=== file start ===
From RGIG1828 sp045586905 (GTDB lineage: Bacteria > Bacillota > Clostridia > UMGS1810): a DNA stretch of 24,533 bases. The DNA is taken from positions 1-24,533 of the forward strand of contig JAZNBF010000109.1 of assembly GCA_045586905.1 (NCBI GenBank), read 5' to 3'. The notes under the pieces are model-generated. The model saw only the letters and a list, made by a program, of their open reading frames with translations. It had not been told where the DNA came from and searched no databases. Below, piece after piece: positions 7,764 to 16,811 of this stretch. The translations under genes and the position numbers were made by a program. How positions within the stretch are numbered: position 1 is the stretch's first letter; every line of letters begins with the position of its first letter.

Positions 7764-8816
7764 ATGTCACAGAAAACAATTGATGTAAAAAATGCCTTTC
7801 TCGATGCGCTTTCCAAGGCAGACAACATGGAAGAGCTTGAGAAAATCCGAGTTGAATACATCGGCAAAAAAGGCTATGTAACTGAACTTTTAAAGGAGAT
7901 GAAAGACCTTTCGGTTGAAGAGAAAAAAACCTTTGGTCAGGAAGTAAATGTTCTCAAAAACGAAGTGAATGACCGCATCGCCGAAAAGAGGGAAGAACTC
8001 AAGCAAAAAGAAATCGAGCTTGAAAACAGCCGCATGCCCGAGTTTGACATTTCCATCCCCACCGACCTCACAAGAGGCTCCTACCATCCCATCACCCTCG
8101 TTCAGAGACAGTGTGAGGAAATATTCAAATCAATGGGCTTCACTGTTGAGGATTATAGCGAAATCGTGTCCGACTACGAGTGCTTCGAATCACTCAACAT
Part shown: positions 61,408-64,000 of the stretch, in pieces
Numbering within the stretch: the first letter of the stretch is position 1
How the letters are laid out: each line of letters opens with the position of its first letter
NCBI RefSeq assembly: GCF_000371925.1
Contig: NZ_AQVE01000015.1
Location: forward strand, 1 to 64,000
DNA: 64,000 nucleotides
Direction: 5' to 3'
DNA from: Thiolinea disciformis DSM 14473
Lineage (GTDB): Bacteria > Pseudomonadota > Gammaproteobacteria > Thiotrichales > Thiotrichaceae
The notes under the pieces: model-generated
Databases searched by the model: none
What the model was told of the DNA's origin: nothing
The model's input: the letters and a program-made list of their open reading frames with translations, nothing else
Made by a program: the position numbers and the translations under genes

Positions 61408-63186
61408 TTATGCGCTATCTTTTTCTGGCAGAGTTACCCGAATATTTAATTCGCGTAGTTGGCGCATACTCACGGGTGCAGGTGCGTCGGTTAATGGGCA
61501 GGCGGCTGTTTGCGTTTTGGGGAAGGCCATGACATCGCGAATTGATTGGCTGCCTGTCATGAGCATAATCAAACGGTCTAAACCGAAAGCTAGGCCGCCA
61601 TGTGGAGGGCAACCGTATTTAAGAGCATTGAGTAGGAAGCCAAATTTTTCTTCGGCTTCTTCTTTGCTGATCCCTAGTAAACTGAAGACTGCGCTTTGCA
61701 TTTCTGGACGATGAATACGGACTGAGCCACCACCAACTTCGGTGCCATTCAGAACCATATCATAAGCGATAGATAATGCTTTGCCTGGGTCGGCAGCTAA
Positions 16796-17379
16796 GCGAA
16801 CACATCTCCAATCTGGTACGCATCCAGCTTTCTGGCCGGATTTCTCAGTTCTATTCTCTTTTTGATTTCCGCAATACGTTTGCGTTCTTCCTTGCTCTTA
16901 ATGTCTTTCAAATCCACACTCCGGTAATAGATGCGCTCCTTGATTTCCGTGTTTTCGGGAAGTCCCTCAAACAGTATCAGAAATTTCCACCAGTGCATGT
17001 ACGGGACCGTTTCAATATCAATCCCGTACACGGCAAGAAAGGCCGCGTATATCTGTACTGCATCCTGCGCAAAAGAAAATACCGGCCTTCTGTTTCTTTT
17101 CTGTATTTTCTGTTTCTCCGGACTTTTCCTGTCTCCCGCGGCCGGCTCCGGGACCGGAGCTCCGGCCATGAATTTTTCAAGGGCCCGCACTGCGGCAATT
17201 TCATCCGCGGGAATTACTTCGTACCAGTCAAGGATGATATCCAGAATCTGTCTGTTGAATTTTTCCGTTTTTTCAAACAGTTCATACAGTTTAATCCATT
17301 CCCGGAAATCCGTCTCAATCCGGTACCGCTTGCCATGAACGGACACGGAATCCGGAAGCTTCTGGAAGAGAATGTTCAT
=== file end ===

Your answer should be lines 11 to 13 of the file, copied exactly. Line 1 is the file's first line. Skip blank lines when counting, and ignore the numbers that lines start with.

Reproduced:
NCBI RefSeq assembly: GCF_000371925.1
Contig: NZ_AQVE01000015.1
Location: forward strand, 1 to 64,000